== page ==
The iPads evolution in terms of hardware has delighted the masses with Apple’s obsession of thinner and lighter spearheading that development. Throughout its different size classes over the years, the iPad never failed to provide portability comforts, giving merit towards its hardware design.
When it comes to software, many consumers hoping to journey into the Post-PC generation expecting to see the same level of PC desktop software capabilities on the iPad down the road started to echo strong, unified sentiments regarding the stagnant nature of the iPad software. The call for a dedicated OS for the iPad grew stronger, and Apple finally made it happened.
The introduction of iPadOS, with its iPad specific features, signals the beginnings of the iPad software providing broader capabilities that will help continue to steer it away from the portrayal of a consumption-only device during the launch keynote presentation. Although during the subsequent keynote introducing iPad 2 and the launch of GarageBand on iOS, the demos revealed what the iPad is capable of when it comes to content creation, positioning the iPad as a multi-functional device going forward. To this day, the iPad does a brilliant job on both fronts, with some notable restrictions, especially when it comes to specific developmental tools.
The age-old uncertainty of whether the iPad can completely replace your PC and whether you can do work on the iPad remains. There is a simple answer to both questions: it depends on your computing requirements. To still utterly condemn the iPad as incapable of doing work is ludicrous and often a statement made by disputatious observers. It has come to a stage where the question isn’t any longer ‘how does the iPad stack up to the competition?’. But instead now, an internal battle amongst long-term Apple die-hards camping on either side of the fence of whether the iPad is good enough to replace their Macs – with a few dismissing the iPad because it doesn’t do things the Mac way.
I recently wrote and expressed some sentiments I had towards the iPad and the role it plays in my computing life. Being an early adopter – from the first iPad released in 2010 – I have witnessed the iPads slow evolution towards its expected potential, be it what Apple intended it to be or what consumers hoped for it to be. I’ve had my moments of hot and cold towards the iPad simply because I was bored with the iPad running the same software as the iPhone, making the iPad feel like an overblown iPhone. iPadOS changed all that. I have now used the iPad more consistently on an everyday basis than I have ever done.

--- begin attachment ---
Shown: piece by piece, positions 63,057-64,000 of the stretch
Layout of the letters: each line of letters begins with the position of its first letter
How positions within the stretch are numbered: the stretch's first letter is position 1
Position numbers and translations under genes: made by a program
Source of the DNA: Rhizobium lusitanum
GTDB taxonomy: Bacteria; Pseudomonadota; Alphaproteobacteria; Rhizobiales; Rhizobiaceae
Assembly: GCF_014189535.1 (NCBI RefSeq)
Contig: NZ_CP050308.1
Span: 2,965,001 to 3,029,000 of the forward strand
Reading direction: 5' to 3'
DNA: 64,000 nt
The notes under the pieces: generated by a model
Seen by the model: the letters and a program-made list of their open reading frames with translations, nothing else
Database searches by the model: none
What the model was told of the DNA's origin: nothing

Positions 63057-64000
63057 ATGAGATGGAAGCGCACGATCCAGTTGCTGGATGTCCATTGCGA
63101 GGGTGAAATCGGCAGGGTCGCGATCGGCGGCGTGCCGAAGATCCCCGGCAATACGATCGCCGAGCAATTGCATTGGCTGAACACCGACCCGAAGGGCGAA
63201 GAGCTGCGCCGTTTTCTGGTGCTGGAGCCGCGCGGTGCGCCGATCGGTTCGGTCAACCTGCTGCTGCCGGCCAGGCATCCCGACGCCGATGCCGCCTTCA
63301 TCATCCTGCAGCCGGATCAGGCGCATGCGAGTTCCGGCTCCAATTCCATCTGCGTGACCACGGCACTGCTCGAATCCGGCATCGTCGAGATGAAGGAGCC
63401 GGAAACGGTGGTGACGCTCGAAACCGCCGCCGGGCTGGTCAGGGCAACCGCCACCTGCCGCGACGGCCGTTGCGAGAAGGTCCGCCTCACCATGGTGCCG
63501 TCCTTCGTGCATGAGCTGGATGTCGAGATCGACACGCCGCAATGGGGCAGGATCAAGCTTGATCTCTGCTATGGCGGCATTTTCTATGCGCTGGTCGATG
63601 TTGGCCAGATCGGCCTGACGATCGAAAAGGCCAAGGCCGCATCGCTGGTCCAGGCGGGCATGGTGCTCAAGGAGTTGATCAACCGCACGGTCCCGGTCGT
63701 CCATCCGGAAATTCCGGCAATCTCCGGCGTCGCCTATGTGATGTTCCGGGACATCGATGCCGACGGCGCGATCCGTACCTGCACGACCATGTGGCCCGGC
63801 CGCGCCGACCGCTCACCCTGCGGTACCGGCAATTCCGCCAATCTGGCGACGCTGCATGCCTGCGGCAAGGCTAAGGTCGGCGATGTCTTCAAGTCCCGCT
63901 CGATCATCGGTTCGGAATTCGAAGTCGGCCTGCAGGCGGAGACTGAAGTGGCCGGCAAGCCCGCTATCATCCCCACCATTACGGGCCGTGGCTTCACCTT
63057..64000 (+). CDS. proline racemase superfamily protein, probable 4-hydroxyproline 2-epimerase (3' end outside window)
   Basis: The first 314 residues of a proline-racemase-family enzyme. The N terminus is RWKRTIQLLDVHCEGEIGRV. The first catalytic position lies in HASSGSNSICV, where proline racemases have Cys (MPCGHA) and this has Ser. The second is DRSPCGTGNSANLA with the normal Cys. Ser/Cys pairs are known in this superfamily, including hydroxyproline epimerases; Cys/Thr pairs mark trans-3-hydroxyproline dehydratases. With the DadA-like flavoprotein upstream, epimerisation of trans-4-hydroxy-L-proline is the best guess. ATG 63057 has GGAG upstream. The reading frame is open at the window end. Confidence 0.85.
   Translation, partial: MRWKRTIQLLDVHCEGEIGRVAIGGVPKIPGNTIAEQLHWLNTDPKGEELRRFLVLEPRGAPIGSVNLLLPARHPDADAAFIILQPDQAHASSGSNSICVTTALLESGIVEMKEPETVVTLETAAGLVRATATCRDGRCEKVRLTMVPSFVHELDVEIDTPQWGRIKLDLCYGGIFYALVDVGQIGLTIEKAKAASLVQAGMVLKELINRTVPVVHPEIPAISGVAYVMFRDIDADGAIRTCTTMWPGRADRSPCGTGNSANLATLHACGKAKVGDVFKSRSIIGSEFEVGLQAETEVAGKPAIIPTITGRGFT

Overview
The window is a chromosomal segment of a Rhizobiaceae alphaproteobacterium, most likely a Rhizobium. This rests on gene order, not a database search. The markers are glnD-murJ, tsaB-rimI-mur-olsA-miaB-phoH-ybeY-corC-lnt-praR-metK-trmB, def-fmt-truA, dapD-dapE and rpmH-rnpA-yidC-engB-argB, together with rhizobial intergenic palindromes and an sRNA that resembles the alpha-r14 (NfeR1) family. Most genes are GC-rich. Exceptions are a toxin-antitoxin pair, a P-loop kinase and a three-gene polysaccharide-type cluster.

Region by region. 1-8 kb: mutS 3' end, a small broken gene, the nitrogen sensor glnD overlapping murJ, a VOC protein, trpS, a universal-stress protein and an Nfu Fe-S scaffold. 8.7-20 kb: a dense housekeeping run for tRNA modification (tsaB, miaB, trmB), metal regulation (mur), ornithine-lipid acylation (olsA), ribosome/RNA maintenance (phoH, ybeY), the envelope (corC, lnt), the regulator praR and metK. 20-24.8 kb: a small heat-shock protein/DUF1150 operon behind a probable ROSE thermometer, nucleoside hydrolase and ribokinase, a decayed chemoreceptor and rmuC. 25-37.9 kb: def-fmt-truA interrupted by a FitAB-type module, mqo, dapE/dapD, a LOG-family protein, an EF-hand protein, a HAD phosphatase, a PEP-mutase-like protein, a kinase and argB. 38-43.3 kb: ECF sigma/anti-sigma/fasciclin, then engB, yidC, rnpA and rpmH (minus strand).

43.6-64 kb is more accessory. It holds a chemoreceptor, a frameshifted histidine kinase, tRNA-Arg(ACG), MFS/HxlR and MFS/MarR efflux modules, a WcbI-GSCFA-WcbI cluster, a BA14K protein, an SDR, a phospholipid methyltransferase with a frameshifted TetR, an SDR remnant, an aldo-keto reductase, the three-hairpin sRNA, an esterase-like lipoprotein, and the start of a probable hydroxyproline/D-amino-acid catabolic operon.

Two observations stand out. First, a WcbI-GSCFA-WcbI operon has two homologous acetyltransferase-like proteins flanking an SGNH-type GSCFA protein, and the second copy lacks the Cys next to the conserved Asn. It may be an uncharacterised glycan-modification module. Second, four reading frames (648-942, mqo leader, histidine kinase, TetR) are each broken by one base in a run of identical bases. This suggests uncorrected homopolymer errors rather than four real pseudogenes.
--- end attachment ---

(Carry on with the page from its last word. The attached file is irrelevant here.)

I never needed powerful software applications for consumption or creative purposes when I used a traditional PC, making my switch to the iPad as my primary computing device a non-problematic transition. The iPad continues to do everything I need it to do, making me a very pleased user who continues to be confident and reassured with the direction the iPad software is heading.
Much has been written about the iPad turning 10. Below, in no particular order, are some of my favourite reads:
Imran: When we resurrected the iPad, we knew that it was always designed as a computer and it was literally the perfect playground for multitouch. The phone was the first delivery mechanism but we always knew that we wanted a desktop class face to run applications for multitouch.
BirchTree: My 10 Year Review of the iPad
The thing that still bothers people is the idea of the iPad replacing the Mac for all people and I just don’t know if that’s going to happen. The Mac debuted in 1984 and evolved into what we have in front of us today. The iPad is 26 years younger, and it was conceived and grew up in a completely different era, and as such, has much different priorities and design philosophies. Of course it doesn’t work just like the Mac!
Lee Peterson: Looking back at the original iPad
It’s been interesting to see how far we’ve come in 10 years with the iPad hardware, it still feels like the future and has become my platform of choice. I get so much flexibility from using one day to day, be it using the keyboard or pencil or just using it sat on the sofa. It’s given me so much opportunity to be more creative and I couldn’t imagine what I’d be using now if it never came along.
The Dent: Ten Years of iPad: Simply Complex
More often than not, when I’ve seen people complaining about things the iPad can’t do it’s untrue. They often can do these things, you just have to do it in a different way than you may have in the past. This doesn’t make the device bad, or unintuitive, necessarily, it just means that some effort needs to be put in to understand how these things are achieved.
The message was that the iPad could become whatever users wanted it to be through its apps. Jony Ive reinforced that in the event’s closing video, declaring that the iPad was defined by its single slab of multitouch glass and lack of an input device or prescribed orientation. Nobody rotates their iPad as much as was demonstrated onstage, but Apple was sending an unmistakable message that the iPad was designed to disappear beneath users’ fingertips the same way an iPhone does, but deliver the computing power to drive a big display.